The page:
The Present Condition Of French Music

We have seen how the musical education of France is going on in theaters, in concerts,- in schools, by lectures and by books ; and the Parisian’s rather restless desire for knowledge seems to be satisfied for the moment. The mind of Paris has made a journey—a hasty journey, it is true through the music of other countries and other times, and is now becoming introspective. After a mad enthusiasm over discoveries in strange lands, music and musical criticism have regained their self-possession and their jealous love of independence. A very decided reaction against foreign music has been shown since the time of the Universal Exhibition of 1900. This movement is not unconnected, consciously or unconsciously, with the nationalist train of thought, which was stirred up in France, and especially in Paris, somewhere about the same time. But it is also a natural development in the evolution of music. French music felt new vigor springing up within her, and was astonished at it ; her days of preparation were over, and she aspired to fly alone ; and, in accordance with the eternal rule of history, the first use she made of her newly-acquired strength was to defy her teachers. And this revolt against foreign influences was directed—one had expected it—against the strongest of the influences—the influence of German music as personified by Wagner. Two discussions in magazines, in 1903 and 1904, brought this state of mind curiously to light : one was an inquiry held by M. Jacques Morland in the Mercure de France (January, 1903) as to The Influence of German Music in France and the other was that of M. Paul Landormy in the Revue Bleue (March and April, 1904) as to The Present Condition of French Music. The first was like a shout of deliverance, and was not without exaggeration and a good deal of in-gratitude ; for it represented French musicians and critics throwing off Wagner’s influence because it had had its day ; the second set forth the theories of the new French school, and declared the independence of that school.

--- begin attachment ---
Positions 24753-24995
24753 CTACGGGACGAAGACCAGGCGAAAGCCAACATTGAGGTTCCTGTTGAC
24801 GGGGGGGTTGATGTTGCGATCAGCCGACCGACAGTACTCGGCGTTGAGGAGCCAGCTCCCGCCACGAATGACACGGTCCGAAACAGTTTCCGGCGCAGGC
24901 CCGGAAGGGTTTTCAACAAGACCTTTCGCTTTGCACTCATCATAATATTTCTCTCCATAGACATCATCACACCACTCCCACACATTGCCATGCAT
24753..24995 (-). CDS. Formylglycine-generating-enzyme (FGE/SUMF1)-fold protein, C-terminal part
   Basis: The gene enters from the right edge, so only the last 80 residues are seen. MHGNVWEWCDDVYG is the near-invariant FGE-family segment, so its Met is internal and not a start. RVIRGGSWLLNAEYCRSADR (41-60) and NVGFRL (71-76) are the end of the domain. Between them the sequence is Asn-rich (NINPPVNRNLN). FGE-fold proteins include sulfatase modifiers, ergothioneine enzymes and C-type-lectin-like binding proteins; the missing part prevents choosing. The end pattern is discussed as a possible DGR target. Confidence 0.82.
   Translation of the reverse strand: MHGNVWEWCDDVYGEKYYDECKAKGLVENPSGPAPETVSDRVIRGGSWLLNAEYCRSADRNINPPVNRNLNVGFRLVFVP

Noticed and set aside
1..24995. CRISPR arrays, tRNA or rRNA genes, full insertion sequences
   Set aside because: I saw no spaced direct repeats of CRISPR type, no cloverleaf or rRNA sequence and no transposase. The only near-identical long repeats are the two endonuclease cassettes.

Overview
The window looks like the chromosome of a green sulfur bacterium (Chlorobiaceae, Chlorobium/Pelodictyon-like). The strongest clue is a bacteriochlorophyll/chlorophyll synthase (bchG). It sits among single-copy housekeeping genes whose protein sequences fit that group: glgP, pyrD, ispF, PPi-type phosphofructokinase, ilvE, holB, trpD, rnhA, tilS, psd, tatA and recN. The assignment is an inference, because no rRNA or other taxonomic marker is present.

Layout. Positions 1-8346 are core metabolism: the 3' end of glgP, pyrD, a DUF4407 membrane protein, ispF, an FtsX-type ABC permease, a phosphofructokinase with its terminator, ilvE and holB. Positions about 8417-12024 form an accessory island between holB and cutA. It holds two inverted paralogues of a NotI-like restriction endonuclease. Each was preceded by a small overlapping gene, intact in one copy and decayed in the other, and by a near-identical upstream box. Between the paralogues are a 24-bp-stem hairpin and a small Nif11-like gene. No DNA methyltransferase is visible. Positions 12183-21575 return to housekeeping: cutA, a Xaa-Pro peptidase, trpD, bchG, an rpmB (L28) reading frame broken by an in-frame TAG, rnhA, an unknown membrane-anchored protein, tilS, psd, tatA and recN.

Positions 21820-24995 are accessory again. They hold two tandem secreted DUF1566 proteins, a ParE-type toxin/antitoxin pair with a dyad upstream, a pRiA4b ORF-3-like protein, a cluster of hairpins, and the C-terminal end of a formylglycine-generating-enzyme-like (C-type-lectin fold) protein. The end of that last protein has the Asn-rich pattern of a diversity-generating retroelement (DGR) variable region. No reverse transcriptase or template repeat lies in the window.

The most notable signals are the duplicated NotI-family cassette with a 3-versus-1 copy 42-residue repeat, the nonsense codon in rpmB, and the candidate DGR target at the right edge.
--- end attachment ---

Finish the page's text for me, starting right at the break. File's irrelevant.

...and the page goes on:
For several years the leader of the young school, M. Claude Debussy, has, in his writings in the Revue Blanche and Gil Blas, attacked Wagnerian art. His personality is very French—capricious, poetic, and spirituelle, full of lively intelligence, heedless, independent, scattering new ideas, giving vent to paradoxical caprice, criticising the opinions of centuries with the teasing impertinence of a little street boy, attacking great heroes of music like Gluck, Wagner, and Beethoven, upholding only Bach, Mozart, and Weber, and loudly professing his preference for the old French masters o-f the eighteenth century. But in spite of this he is bringing back to French music its true nature and its forgotten ideals—its clearness, its elegant simplicity, its naturalness, and especially its grace and plastic beauty.. He wishes music to free itself from all literary and philosophic pretensions, which have burdened German music in the nineteenth century (and perhaps have always done so) ; he wishes music to get away from the rhetoric which has been handed down to us through the centuries, from its heavy construction and precise orderliness, from its harmonic and rhythmic formulas, and the exercises of oratorical embroidery. He wishes that all about it shall be painting and poetry ; that it shall explain its true feeling in a clear and direct way ; and that melody, harmony, and rhythm shall develop broadly along the lines of inner laws, and not after the pretended laws of some intellectual arrangement. And he himself preaches by example in his Pelléas et Mélisande, and breaks with all the principles of the Bayreuth drama, and gives us the model of the new art of his dreams. And on all sides discerning and well-informed critics, such as M. Pierre Lalo of Le Temps, M. Louis Laloy of the Revue Musicale and the Mercure Musicale, and M. Marnold of Le Mercure de France, have championed his doctrines and his art. Even the Schola Cantorum, whose eclectic and archaic spirit is very different from that of Debussy, seemed at first to be drawn into the same current of thought ; and this school which had so helped to propagate the foreign influences of the past, did not seem to be quite insensible to the nationalistic preoccupation of the last few years. So the Schola devoted itself more and more—as was moreover its right and duty —to the French music of the past, and filled its concert programmes with French works of the seventeenth and eighteenth centuries—with Marc Antoine Charpentier, Du Mont, Leclair, Clérambault, Couperin, and the French primitive composers for the organ, the harpsichord, and the violin ; and with the works of dramatic composers, especially of the great Rameau, who, after a period of complete oblivion, suddenly benefited by this excessive reaction, to the detriment of Gluck, whom the young critics, following M. Debussy’s example, severely abused. There was even a moment when the Schola took a decided share in the battle, and, through M. Charles Bordes, issued a manifesto—a Credo, as they called it—about a new art founded on the ancient traditions of French music :